A statistical concept is that we can combine many streams of random numbers into a composite model. Each stream of random numbers is generally taken to be uncorrelated with the others, to have zero mean, and to have the same variance as all the others. This is often abbreviated as IID, denoting Independent, Identically Distributed. Linear combinations like filtering and weighting operations of these IID random streams can build correlated random functions much like those observed in geophysics. A geophysical practitioner seeks to do the inverse, to operate on the correlated unequal random variables and create the statistical ideal random streams. The identity matrix required for the ``second miracle'', and our search for a good preconditioning transformation are related ideas. The relationship will become more clear in chapter when we learn how to estimate the best roughening operator as a predictionerror filter.
Two philosophies to find a preconditioner:

Deconvolution on a helix is an allpurpose preconditioning strategy for multidimensional model regularization.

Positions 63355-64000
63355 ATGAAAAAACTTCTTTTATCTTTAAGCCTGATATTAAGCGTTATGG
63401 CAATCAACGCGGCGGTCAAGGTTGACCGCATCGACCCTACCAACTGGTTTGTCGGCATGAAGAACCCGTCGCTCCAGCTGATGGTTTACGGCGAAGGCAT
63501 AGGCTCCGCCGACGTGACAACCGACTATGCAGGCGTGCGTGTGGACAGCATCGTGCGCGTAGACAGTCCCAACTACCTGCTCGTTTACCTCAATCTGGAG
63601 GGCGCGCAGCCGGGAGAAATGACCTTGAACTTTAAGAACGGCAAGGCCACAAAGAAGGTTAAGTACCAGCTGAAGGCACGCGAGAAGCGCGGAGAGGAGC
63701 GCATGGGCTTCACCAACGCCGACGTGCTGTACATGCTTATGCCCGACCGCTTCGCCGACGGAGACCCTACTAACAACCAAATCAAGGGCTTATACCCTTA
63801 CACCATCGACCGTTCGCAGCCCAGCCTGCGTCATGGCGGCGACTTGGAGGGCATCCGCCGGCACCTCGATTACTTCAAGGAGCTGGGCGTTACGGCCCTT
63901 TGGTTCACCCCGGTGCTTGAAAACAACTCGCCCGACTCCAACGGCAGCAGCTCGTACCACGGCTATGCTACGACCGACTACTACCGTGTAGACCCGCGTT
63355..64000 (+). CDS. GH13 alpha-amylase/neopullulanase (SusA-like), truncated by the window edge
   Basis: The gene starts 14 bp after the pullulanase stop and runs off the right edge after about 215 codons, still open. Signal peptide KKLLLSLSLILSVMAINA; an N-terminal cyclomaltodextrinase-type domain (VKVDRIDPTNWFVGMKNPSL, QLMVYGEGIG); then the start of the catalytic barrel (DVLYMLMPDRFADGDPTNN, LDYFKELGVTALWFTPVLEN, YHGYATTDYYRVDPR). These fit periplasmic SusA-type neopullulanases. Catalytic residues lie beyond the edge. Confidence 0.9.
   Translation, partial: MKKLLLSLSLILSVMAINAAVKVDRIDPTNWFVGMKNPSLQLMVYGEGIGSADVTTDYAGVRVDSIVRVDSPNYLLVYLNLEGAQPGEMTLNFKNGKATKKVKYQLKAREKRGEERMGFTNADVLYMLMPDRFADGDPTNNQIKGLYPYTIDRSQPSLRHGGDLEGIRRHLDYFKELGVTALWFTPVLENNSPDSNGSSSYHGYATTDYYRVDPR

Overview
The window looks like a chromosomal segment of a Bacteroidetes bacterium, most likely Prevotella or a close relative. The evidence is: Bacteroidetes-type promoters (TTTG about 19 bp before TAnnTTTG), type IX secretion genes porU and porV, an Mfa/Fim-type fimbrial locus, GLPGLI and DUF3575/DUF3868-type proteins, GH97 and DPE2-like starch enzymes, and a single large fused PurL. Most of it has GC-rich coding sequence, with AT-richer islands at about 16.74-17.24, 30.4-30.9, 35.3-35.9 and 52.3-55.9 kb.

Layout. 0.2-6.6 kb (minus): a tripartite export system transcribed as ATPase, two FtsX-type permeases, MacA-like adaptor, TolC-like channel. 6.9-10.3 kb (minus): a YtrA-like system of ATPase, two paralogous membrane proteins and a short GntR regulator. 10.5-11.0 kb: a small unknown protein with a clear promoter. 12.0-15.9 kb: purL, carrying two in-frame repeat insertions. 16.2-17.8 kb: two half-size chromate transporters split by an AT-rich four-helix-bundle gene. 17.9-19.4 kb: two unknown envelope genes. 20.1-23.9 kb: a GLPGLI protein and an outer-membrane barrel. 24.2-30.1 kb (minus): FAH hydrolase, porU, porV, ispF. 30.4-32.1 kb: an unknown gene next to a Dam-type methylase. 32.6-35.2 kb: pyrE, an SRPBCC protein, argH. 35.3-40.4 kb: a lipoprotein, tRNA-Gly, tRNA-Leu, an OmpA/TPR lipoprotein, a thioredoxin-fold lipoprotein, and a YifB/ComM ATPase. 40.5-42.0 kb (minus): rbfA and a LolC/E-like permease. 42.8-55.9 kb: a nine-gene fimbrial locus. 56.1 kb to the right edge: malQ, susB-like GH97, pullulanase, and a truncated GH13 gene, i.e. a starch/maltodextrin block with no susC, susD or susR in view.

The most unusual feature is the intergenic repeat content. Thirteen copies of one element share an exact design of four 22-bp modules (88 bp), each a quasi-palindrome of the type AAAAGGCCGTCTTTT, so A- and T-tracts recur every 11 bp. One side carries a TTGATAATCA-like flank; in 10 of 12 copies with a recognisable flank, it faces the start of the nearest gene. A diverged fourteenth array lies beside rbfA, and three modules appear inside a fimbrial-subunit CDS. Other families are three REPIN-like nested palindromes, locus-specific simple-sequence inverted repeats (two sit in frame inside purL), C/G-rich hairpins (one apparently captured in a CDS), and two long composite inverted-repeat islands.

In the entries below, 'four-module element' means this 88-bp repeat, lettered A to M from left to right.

The outstanding acceleration of convergence by preconditioning suggests that the philosophy of image creation by optimization has a dual orthonormality: First, Gauss (and common sense) tells us that the data residuals should be roughly equal in size. Likewise in Fourier space they should be roughly equal in size, which means they should be roughly white, i.e. orthonormal. (I use the word ``orthonormal'' because white means the autocorrelation is an impulse, which means the signal is statistically orthogonal to shifted versions of itself.) Second, to speed convergence of iterative methods, we need a whiteness, another orthonormality, in the solution. The map image, the physical function that we seek, might not be itself white, so we should solve first for another variable, the whitened map image, and as a final step, transform it to the ``natural colored'' map.